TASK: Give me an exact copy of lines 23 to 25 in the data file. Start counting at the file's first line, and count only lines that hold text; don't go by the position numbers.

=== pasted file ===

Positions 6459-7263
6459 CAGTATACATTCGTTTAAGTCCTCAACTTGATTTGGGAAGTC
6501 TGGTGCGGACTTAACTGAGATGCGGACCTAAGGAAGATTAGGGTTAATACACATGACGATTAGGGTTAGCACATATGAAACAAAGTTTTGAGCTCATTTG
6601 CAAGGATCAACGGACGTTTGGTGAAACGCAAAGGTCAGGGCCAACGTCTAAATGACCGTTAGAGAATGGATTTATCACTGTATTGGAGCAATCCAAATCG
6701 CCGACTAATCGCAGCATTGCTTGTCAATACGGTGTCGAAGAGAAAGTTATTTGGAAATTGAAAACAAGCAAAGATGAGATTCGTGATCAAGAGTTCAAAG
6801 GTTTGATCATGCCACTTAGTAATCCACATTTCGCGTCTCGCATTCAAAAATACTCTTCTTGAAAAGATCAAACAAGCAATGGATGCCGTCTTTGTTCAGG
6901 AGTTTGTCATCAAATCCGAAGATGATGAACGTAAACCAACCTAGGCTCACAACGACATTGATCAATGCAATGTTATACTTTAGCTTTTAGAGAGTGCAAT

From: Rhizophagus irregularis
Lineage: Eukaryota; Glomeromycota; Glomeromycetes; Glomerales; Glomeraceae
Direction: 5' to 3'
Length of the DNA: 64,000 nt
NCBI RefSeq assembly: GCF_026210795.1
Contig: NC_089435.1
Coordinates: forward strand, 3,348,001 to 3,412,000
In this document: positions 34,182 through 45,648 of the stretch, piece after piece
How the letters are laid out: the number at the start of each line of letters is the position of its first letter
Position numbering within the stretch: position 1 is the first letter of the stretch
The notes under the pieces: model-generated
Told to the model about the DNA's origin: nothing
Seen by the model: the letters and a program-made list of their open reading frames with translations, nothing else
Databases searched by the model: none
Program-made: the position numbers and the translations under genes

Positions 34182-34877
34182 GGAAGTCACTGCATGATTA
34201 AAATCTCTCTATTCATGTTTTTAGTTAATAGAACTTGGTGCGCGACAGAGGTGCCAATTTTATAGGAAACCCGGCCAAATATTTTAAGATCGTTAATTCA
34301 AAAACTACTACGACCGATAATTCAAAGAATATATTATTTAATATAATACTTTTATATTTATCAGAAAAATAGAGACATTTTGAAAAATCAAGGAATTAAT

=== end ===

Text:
Positions 34182-34877
34182 GGAAGTCACTGCATGATTA
34201 AAATCTCTCTATTCATGTTTTTAGTTAATAGAACTTGGTGCGCGACAGAGGTGCCAATTTTATAGGAAACCCGGCCAAATATTTTAAGATCGTTAATTCA